My question about the origins of the berkeley socket API was quickly closed by moderators as 'off-topic'. It's a specific question about software engineering, so while I don't understand why that would be considered off-topic, can some one suggest a more suitable forum other than stack overflow? It's not immediately obvious to me that there is one.
Check the faq for what is on topic on Stack Overflow. Let's see how your question fits:
You don't have a programming problem.
No tool involved.
Again, you don't have a programming problem there.
So your question doesn't really fit on Stack Overflow.
There are a few open questions about the history of various computing terms/language features and such over at Programmers (I'm not active on that site, so take this advice with a grain of salt).
I don't have enough reputation to view your original post, but I suspect that you didn't really have a question about the practice of software engineering. Based on the word "origins," I think you had a question about history that happened to relate to software engineering.
There is currently no site on the SE network where such a question would be on-topic. (Side note: some people around here can get kind of prickly when you refer to SO or other SE sites as "forums.") If you were looking for a non-SE site to ask on, I don't know of one (and that would make your question off-topic for this site).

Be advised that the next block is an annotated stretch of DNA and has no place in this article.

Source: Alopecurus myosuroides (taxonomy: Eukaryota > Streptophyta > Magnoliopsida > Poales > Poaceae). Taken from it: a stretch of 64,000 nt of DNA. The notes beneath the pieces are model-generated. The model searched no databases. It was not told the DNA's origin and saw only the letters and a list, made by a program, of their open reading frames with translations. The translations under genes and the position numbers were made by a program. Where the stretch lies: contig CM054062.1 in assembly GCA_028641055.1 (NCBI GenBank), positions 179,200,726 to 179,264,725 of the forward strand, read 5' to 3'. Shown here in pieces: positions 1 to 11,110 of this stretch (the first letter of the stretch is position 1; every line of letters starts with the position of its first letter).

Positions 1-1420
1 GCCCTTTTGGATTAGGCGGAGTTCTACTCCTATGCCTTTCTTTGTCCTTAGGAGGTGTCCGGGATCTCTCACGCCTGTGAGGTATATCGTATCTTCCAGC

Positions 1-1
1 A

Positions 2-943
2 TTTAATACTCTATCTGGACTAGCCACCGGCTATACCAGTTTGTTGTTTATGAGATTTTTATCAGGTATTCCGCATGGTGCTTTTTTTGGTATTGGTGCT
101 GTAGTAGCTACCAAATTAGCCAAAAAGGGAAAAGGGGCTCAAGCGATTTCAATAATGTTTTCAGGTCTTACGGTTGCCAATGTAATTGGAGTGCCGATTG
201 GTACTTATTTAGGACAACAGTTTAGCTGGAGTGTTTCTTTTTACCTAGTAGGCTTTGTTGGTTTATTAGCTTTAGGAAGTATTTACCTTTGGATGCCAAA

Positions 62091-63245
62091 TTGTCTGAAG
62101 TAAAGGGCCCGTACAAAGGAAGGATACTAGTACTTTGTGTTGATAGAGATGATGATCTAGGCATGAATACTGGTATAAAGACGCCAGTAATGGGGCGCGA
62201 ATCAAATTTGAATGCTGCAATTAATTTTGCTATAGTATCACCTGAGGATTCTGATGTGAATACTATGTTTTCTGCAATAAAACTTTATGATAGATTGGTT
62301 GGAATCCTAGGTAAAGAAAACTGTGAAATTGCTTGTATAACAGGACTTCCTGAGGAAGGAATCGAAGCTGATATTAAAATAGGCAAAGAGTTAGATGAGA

You could also try asking in chat, where the rules about being on-topic and constructive are much less strict. There probably isn't a room devoted to the topic of Berkeley sockets, but there are some pretty well-rounded people in the more active rooms who might just happen to know the answer you're looking for, or at least be able to point you in a good direction.
I would probably ask such a history question in a Unix/BSD/etc like mailing group or Usenet group. http://gmane.org/ is a great place to find mailing lists. Most are quite strict about on topic questions, but some, and some Usenet groups, are specifically dedicated to a broader range of discourse and people filter accordingly. They aren't a perfect substitute for Stack Overflow of course, but serve well in their niche.